Neither Robocop 2 or Robocop 3 have gotten much fan love over the years which is both a surprise and isn’t one considering how revered Paul Verhoeven’s original film was and still is. Shout Factory have gone and given fans reason to reconsider though with two brand new Collector’s Editions, one for each sequel. And the results may or may not be what you would expect.
For a while, I had written off Robocop 2 as being too mean and ugly of a film to champion along the same lines as Robocop. Where Verhoeven’s film was plenty mean and plenty ugly, it also had a biting sense of satire and wit. Helmed, perhaps unlikely so, by Empire Strikes Back director Irvin Kershner and based on a nihilistic story by comics veteran Frank Miller – Robocop 2 paints a pitch black picture of humanity set within a Reagan era “war on drugs” universe that now feels both prescient and antiquated. But the real star of Robocop 2 isn’t Kershner’s direction, Miller’s dour script or even Robocop himself – it’s the stop motion work. It’s ultimately difficult to say that Robocop 2 outdoes Robocop as a whole, but the effects are a leap forward and there’s some legitimately impressive set pieces on display. It’s just a shame that it’s surrounded by a humorless, brutal story that feels more like an imitation of Verhoeven’s film than a successor to it.
Unfortunately, I don’t have as many (or any) nice things to say about Robocop 3. A sad, misguided attempt at trying to make the titular hero more kid friendly for the mid 90s with merchandise selling additions like a Robocop jet pack and robot samurai (!?). Frank Miller returns as a co-writer on the script, with this one being much less dark (but equally as inane) as that of Robocop 2. And the director this time out is Fred Dekker of fan favorites The Monster Squad and Night of the Creeps. But his attempt at directing a Robocop film doesn’t match the spirit or quality of either of those, instead resulting in a tonally awkward mess of spectacle and carried over Reagan era politics which don’t mesh with the more kid friendly tone. It’s aged about as well as you’d expect it to.
Shout Factory have brought both titles to Blu-ray as Collector’s Edition releases in 2017 with Robocop 2 being billed as having a new 2K transfer of the interpositive and Robocop 3 appearing to be the same transfer as the 2011 MGM release. Both look good, with little to no damage showing up and a healthy grain structure intact. I wouldn’t say that the new transfer of Robocop 2 improves upon the MGM release enough to justify a double dip (but the supplements should fix that), but it definitely looks solid nonetheless. Both titles offer DTS HD MA 5.1 and 2.0 options and all sound great, I’ll always side with what mix a film was originally released with so I’m always happy to see both options included on these releases.
Shout Factory have given these sequels the best treatment they’ve gotten on home video so far, supplements wise with both discs containing plenty for fans to dig through. Robocop 2 starts with two new commentary tracks: the first being with CG supervisor Paul M. Sammon which is expectedly technical in nature, and the second being with a few of the makers of RoboDoc: The Making of Robcop documentary, which is much more about the content and reactions to it than the nitty gritty filmmaking side of things. Then we get “Corporate Wars: The Making of Robocop 2” which is a new feature assembled with new interviews of pretty much everyone involved in making Robocop 2, it’s a real treasure trove for fans. Then we get “Machine Parts: The FX of Robocop 2“, which is exactly what it sounds like and is a treat for anyone interested in how special effects are created. That’s followed by “Robo-Fabricator” which is an interview with armor creator James Belohovek. Next we get “Adapting Frank Miller’s Robocop 2” which unfortunately isn’t an interview with Miller but is one with comics writer Steven Grant. And then there’s “OCP Declassified” which is assembled from archival interviews of principal subjects. If that’s not enough, we also get a bunch of trailers and stills galleries of promo materials and even some stills of deleted scenes. Whew!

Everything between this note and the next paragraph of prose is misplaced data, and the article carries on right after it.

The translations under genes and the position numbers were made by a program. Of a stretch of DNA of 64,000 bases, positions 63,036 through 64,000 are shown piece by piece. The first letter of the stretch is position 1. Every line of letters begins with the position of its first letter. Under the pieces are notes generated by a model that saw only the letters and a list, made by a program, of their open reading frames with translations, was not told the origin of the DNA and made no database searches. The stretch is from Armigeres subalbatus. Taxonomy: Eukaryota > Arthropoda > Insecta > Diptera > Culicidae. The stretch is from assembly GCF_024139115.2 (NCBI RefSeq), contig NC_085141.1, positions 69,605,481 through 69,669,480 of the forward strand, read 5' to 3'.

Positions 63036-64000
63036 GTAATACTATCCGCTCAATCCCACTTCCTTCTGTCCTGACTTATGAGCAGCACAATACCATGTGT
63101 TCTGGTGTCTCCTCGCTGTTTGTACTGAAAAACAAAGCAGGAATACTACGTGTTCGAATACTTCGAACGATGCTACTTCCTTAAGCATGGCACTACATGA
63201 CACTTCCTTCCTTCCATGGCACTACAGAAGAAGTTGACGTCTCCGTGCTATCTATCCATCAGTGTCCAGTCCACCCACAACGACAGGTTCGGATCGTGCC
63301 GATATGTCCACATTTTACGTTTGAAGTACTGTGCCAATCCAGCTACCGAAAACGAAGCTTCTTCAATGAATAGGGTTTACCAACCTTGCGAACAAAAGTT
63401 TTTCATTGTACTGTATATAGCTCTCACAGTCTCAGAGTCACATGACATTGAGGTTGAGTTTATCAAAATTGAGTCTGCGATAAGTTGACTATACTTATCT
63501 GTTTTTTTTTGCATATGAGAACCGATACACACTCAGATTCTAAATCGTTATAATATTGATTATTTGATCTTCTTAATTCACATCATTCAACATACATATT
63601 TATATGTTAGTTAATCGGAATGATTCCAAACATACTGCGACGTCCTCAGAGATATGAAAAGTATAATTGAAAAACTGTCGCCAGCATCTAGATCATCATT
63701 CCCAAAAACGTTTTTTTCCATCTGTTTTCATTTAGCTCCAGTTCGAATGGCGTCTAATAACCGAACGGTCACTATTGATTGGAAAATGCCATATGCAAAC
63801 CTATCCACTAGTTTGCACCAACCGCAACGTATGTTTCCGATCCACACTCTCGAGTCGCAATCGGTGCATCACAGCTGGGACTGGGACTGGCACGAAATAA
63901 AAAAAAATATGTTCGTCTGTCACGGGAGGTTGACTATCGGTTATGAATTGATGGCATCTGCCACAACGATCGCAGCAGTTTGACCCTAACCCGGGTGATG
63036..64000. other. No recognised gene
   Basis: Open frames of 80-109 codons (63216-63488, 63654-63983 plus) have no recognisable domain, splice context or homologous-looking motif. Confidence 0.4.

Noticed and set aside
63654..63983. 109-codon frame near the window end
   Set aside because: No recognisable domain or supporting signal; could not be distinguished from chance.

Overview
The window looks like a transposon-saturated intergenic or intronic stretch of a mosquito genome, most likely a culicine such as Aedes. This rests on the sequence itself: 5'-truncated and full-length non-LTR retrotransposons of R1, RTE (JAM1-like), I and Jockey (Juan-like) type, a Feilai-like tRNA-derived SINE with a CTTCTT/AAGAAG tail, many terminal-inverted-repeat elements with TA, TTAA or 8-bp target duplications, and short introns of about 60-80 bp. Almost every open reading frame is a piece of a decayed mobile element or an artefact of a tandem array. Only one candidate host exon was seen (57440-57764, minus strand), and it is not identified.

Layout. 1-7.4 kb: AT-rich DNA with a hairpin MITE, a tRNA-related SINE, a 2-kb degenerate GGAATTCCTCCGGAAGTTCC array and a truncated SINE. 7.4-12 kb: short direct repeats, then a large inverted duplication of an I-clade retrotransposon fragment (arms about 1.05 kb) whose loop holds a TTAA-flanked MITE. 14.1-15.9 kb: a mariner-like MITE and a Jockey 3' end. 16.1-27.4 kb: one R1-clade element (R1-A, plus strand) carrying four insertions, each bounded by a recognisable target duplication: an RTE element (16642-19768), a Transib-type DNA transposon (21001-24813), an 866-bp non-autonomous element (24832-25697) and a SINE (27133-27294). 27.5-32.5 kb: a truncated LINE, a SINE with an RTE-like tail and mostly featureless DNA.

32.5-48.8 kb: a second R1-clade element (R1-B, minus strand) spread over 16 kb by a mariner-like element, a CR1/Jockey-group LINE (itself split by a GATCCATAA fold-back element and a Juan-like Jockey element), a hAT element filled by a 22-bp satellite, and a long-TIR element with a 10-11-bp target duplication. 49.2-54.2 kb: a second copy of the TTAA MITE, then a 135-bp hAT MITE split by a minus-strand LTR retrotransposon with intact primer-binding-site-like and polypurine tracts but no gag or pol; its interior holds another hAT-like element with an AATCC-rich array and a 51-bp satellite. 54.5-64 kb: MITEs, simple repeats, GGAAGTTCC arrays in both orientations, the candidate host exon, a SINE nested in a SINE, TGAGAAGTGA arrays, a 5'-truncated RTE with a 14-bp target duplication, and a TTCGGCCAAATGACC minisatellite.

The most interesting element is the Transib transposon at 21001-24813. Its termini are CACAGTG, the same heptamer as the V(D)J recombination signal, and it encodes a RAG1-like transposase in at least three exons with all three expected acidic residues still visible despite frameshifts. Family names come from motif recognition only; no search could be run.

If you thought that the amount of supplements would drop for Robocop 3, think again! We get another onslaught of new content which should even please those who aren’t fans of the film. We start with a commentary with Fred Dekker which is reason enough to watch the film again, with Dekker being incredibly candid about the production and reception of the film and not necessarily being kind about it either. Then we get a second commentary with the same RoboDoc crew as on the Robocop 2 disc and it’s pretty much the same deal as that track, worth a listen for fans. Next up we get “Delta City Shuffle: The Making of Robocop 3” which is another newly created piece full of interviews from those involved with making Robocop 3 and it’s great. And then there’s another effects piece titled “Robo-Vision: The FX of Robocop 3” which is full of details about the special effects, of which there are plenty. An interview with actor Felton Perry follows, titled “The Corporate Ladder” which is a fun look back at one actor’s experience with the franchise. Actor Bruce Locke and martial arts trainer Bill Ryusaki are profiled in “Training Otomo” which is mostly a conversation about the martial arts work required for Robocop 3. The last interview is titled “War Machine” and is with James Belohovek again, talking more about his Robocop work. Trailers and stills galleries round out the package.
You’d be hard pressed to find those who like the sequels to Robocop as much if not more than the first film, but Shout Factory have pulled out all stops in making two robust Collector’s Edition releases for each sequel. If you’re already a fan, these are as highly recommended as you can get. If you’re on the fence, definitely check them out even if only for the stacked supplements packages.